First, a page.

Some mornings when Nick woke up on his boat in Provincetown harbor, the fog was so thick that he could not see land. A forlorn moan penetrated the atmosphere, the foghorn’s dirge groaning in E-flat. After his mother died, he cried every day for a year, and then the tears dried up. He quit drinking alcohol and took up with tea. He swam almost every day and got to know the location of every pool between Provincetown and New York City. He likes to do laps for half an hour, turning back and forth in the water, going from one end to the other. Lean and lithe, like a fish, his body seems able to snap with the force of a fish tail. His face is smooth and calm, his watery eyes are introspective. He is neither hungry nor happy. He could be curled on a buoy eddying on its mooring. After the publication of Some Ether, he received the Amy Lowell Traveling Fellowship, which required that he spend a full year living outside the United States. The first thing he did was buy a sturdy pair of shoes. He visited Vietnam, Rome, and Africa.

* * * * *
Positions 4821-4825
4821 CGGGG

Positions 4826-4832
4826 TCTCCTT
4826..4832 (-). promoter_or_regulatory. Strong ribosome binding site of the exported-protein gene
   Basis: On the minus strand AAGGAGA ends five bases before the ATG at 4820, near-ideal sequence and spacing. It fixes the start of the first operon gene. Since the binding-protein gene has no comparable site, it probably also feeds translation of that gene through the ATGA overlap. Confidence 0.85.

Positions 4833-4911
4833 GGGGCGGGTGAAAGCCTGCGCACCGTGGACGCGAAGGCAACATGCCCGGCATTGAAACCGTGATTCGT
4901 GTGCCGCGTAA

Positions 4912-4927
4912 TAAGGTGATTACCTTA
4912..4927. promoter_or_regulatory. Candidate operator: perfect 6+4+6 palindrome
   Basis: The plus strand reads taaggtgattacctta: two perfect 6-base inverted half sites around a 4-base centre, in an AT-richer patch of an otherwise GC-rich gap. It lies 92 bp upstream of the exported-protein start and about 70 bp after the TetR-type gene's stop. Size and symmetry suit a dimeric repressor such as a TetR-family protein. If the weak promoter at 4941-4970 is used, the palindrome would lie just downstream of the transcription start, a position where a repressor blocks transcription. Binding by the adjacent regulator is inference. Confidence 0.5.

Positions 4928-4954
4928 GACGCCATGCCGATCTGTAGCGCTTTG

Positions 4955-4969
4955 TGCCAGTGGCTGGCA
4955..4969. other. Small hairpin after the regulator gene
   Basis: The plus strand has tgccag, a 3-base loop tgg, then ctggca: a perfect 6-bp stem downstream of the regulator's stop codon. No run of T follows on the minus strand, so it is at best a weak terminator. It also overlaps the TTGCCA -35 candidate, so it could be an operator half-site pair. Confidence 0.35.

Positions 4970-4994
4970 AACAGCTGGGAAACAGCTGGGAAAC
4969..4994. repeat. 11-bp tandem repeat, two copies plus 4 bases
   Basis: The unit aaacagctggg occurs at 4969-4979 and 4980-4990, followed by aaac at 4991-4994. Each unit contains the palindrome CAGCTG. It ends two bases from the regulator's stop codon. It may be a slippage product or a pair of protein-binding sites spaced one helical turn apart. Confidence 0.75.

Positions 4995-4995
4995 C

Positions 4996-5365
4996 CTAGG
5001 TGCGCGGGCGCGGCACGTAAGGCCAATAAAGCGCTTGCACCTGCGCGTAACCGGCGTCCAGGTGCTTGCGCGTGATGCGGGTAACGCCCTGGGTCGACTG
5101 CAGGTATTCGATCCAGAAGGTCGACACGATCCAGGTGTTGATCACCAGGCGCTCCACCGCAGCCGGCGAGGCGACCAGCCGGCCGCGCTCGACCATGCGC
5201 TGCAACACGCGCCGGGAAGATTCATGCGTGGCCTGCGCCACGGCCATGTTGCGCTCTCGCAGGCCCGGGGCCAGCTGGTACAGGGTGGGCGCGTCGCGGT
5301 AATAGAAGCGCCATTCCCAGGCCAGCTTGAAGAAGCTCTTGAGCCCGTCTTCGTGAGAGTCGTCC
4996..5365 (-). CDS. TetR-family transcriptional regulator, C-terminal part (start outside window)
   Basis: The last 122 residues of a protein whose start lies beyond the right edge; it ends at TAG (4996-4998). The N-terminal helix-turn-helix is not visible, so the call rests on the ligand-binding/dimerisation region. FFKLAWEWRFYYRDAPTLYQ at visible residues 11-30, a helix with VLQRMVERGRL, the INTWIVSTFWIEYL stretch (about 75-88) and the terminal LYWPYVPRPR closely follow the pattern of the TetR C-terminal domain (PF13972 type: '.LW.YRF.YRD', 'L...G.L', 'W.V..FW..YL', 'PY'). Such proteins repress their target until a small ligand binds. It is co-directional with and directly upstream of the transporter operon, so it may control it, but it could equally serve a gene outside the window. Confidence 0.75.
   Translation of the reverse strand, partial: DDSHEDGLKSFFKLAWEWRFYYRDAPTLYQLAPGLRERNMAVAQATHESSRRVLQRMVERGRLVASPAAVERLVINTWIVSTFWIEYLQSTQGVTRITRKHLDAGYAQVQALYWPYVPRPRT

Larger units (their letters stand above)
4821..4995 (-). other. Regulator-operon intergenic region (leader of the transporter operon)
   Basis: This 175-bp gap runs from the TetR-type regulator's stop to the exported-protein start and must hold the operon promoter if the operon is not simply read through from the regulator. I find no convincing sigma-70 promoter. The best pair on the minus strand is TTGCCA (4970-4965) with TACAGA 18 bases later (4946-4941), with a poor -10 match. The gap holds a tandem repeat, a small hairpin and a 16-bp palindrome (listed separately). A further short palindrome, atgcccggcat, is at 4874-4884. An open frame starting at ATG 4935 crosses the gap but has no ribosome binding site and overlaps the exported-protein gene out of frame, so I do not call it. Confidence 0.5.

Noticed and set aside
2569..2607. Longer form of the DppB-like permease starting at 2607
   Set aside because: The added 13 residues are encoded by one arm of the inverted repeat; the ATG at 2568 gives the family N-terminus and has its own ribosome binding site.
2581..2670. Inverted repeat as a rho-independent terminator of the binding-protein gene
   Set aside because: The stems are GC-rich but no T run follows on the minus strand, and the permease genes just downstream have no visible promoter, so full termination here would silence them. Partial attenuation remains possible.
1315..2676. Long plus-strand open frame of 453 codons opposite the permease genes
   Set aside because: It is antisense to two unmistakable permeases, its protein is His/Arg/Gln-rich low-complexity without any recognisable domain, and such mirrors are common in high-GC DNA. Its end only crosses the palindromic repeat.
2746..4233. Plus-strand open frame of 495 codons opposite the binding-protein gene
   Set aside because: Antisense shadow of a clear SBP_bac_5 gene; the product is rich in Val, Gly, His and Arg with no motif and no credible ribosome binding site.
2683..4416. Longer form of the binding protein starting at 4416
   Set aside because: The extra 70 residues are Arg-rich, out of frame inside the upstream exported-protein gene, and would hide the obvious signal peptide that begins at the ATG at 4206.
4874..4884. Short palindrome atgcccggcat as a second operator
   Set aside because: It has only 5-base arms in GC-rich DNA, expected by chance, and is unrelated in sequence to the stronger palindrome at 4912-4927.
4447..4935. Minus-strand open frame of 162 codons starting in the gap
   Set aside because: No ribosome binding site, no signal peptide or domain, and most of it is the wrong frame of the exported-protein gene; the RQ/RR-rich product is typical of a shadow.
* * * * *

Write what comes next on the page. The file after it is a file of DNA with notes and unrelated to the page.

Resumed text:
— Christopher Busa
In Provincetown and the Sun Gallery, Vevers had found his artistic home, the place where he might be as free as he wished from the overweening force of the New York scene. “In the long run we of the Sun were perhaps not a true avant-garde, giving birth to a new vision as the Impressionists, Cubists, and Abstract Expressionists had done,” he declared. “We perhaps were more like the little boy and the Emperor’s new clothes, in resisting the status quo, and in pursuing a personal vision and our own personality. In this we were inspired by Lester Johnson and Jan Müller, who were leading the move to figuration at the Sun.”
— Townsend Ludington